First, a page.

Personal consumption expenditures, or PCE, is the Federal Reserve’s preferred measure of inflation. CPI sources data from consumers, while PCE sources from suppliers and the gross domestic product report and is thought to provide more comprehensive coverage of goods and services. One key difference is that expenditure weights in the PCE can change as people substitute away from one good or service towards another. The CPI is a fixed basket of goods that is only periodically rebalanced. The PCE index for August rose by 0.4%, which is 3.5% higher than a year ago. Further, the Federal Reserve decision-making puts more weight on core inflation, which strips out volatile food and energy prices. Core PCE was up 0.1%, 3.9% on a year-over-year basis. This is the lowest reading since September of 2021.
The producers price index (PPI), which captures prices further up the stream, had been coming down faster than the CPI. However, with energy prices now rising, PPI now risks rising faster than CPI. For August PPI jumped 0.7% month over month and 1.6% year over year. Excluding food and energy, the annual PPI change of 2.2% for August was less than the 2.4% price increase in July.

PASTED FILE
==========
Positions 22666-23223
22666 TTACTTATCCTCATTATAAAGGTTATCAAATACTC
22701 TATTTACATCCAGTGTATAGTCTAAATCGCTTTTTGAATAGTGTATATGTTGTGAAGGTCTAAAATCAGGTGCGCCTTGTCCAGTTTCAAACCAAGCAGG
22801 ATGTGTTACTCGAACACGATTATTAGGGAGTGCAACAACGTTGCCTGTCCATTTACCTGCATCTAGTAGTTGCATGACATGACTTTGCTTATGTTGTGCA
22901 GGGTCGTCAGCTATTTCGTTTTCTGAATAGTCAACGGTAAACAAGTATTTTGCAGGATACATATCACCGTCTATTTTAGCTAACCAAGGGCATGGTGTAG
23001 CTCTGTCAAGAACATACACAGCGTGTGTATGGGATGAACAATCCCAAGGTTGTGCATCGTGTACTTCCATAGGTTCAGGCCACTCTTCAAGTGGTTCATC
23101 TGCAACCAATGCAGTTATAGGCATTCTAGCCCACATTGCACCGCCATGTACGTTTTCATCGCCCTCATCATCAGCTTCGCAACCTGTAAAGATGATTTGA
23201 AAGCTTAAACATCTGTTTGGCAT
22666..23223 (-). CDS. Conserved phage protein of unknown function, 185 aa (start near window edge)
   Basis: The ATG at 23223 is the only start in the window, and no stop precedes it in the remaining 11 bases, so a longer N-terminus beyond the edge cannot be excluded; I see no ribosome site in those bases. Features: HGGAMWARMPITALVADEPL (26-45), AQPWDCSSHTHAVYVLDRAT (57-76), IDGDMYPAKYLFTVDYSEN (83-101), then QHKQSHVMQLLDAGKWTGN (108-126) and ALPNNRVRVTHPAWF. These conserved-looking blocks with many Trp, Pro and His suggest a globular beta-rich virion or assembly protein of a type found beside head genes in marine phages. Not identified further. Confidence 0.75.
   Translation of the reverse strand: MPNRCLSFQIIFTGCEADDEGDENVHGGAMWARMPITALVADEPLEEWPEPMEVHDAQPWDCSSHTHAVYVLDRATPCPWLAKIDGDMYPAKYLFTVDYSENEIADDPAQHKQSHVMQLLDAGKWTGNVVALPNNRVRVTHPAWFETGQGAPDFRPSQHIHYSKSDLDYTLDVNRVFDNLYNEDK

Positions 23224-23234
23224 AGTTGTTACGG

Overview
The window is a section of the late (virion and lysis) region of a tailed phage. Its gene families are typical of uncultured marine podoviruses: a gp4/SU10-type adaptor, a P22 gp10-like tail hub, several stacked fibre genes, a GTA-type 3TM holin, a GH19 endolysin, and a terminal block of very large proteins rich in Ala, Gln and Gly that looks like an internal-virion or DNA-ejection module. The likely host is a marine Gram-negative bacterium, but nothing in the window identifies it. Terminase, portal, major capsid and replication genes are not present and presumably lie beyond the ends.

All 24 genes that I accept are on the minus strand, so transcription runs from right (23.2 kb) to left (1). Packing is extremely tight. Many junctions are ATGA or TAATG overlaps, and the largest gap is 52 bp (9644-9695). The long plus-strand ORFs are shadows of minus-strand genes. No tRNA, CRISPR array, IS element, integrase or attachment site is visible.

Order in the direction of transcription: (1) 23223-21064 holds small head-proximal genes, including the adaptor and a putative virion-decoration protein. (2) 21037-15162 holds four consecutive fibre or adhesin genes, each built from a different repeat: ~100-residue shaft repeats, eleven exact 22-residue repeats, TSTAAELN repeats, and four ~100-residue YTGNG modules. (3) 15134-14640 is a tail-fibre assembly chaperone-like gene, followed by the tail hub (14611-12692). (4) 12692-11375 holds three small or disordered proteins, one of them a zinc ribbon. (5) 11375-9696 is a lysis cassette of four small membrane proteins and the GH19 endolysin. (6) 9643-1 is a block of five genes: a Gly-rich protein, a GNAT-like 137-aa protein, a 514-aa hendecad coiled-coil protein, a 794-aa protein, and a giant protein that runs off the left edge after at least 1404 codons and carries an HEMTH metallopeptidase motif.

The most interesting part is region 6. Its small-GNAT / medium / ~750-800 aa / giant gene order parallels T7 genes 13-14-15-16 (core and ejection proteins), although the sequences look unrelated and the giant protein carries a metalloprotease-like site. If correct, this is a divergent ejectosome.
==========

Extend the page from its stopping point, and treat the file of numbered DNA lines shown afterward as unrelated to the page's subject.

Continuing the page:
As of September 30, oil was over $90 a barrel, posing a new challenge for central banks in the fight against inflation. Saudi Arabia and Russia sparked the rise in prices early in September when they said they would restrict supplies until the end of the year. The Russian government announced on September 21 an export ban on gasoline and diesel to all but four ex-Soviet states in response to domestic shortages, a move that will disrupt global trade that has already had to adjust to Western sanctions on Russian fuel exports. Meanwhile, record levels of oil demand — fueled by unexpected economic strength — have outpaced production. Many analysts expect crude prices to keep rising, which would feed into higher fuel bills, potentially sparking a reacceleration of inflation.